Saturday, June 06, 2009

Bingo Bango! Redmond Preaching What He Didn't Practice

He’s not in the broadcast booth right now, for that is solely the turf of Mike “Doc” Emrick and Eddie Olczyk, with just two teams standing in the NHL playoffs.

I enjoy Olczyk as the game analyst for Versus and NBC, but “Edzo” doesn’t talk about “B.C. two-handers” or “Katie bar the door” or declare that “school’s out.”

There is no “Johnny on the spot” in Eddie’s broadcast world.

No “Bingo-Bango.”

Those are the colorful words of Mickey Redmond, who—and don’t look now—has just completed his 30th season of donning the headset and yakking, in his own inimitable way, about the sport he’s known for over 50 years.

Redmond’s popularity has pretty much reached cult-like status.

In football, you had John Madden, the former coach who wasn’t the first to use a Telestrator, but no one used it with as much vim and vigor.

“Boom! Right there!” Madden would scream as the television screen was showing us a wide, overhead shot of the football action, adorned with Madden’s circles and lines and arrows.
Madden just announced his retirement, only last month. He’ll spend more time with his family—the usual explanation for why someone walks away while their popularity is still high.

At his peak, Madden was almost bigger than the games he broadcast. And I don’t mean that literally, despite John’s famously large waistline.

Fans got jiggly and smitten whenever Madden was assigned to do a game involving their team.

For if Big John was doing your team’s game, then it must have been a very big game, indeed.

He traveled the country in a big bus, being deathly afraid of airplanes, and his time spent in a city was like that of a rock star.

Across the border, in neighboring Canada, there’s another loudmouthed ex-coach who elicits such response.

Don Cherry, the self-caricature, has shtick.

The outlandish suit jackets. Stiff-as-board shirt collars that occupy every square centimeter from neck to chin.

A legendary hatred for European players.

Cherry’s entrance into Joe Louis Arena for the CBC audience prior to Game One of the Stanley Cup Finals was a scripted, shlocky, overdone display more befitting a professional wrestling pay-per-view event than a humble little hockey game.

Cherry stepped off a boat that purportedly carried him across the Detroit River from Canada. He was accompanied by some female lovelies.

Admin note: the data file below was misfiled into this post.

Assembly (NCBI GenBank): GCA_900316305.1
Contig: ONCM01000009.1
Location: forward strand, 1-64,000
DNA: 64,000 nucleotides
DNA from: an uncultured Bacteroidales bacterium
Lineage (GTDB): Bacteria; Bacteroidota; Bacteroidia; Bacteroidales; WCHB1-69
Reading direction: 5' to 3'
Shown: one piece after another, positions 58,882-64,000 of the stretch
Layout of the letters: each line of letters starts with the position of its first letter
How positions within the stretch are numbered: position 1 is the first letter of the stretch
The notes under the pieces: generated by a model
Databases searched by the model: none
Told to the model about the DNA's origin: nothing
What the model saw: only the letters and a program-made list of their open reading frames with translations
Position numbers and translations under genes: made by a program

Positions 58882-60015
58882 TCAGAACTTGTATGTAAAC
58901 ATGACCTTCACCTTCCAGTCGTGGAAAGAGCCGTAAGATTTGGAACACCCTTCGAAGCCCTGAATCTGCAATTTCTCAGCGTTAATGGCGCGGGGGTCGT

A voice-over accompanied the pictures, a take-off on the current Dos Equis beer commercials that trumpet “the most interesting man in the world.”

Cherry, through the years, has created a play-on-words term for his sport.

Hockey shtick.

It’s the natural progression of time that can be blamed for why there are fans of Madden, Redmond, and Cherry who know little, if anything, about the careers of their heroes before blabbing into a microphone began putting food on said heroes’ tables.

Example: Redmond, to hear him call games, must have been quite the fighter and physical player, for as much as he gets excited over the rough stuff on the ice.

Or so the younger, more naïve kids out there no doubt believe.


It’s laughable, to me, to hear Mickey get his shorts in a bunch over why fighting has been legislated to near extinction, when Redmond never, that I recall, dropped the gloves and went at it as a player.

Mickey Redmond was, for a few precious years, one of the most prolific goal scorers of his time whne he played for the Red Wings from 1971-76.

He scored 50 goals in a season two years in a row—in 1973 and ’74.

I was there, in Olympia Stadium, the night he scored No. 50 in 1974.

Redmond lumbered over the New York Rangers’ blue line, playing right wing, and blasted one of his famous slap shots from the top of the face-off circle. The screamer beat goalie Eddie Giacomin cleanly, and the Olympia crowd went nuts.

Fifty goals—again!

But Mick’s eventual bad back got him, and he was forced to retire at age 28. He gave it a go at training camp at age 31 in 1979, but after a few days he retired again, for good.

Redmond was a fine player, and it was too bad that he had to hang up his skates so soon.

But he was not, by any stretch of the imagination, considered a physical player.

Not that you could tell, by the way Mickey screams whenever the gloves are shed and two players dance on the ice.

“There they go! Look out here!” Redmond might bark, and I must admit, his enthusiasm for the fisticuffs is rather contagious, as a viewer watching at home.

Then the linesmen step in, and heaven help them if they do so too early for Mick’s liking.

“Oh, come on! Let ‘em go! See? The linesmen, ruining the fun again.”

Redmond is another broadcaster whose fame was greater behind the mike than in uniform

I’ll call it the Jack Eno Syndrome.

My father, Jack, was as mild-mannered as they come. I don’t think I saw him so much as kill a housefly.

But get him in front of the TV when a boxing match was on, and it was, as Mickey would say, “Katie bar the door.”

My, how much my father loved his boxing—and his hockey fights, too, truth be told.

Clark Kent couldn’t get enough of it, in fact.

He’d seek out boxing every night, and on most evenings he found some, on some channel, somewhere on the cable dial.

Didn’t matter if he knew the combatants or not. As long as they had gloves on and the action was taking place in a ring, then that was enough for dear old dad.

Maybe Redmond was a wannabe fighter whose desire was forcibly suppressed so he could go out and score goals.


I don’t know how else to explain Redmond’s bloodthirsty veneer that has been manifesting itself for three decades in the broadcast booth.

Now, during the Finals, Redmond is relegated to post-game analysis with channel 4’s Bernie Smilovitz.

Teaming with Bernie might be enough to cause a non-physical broadcaster to wanna drop the mikes and have at it.


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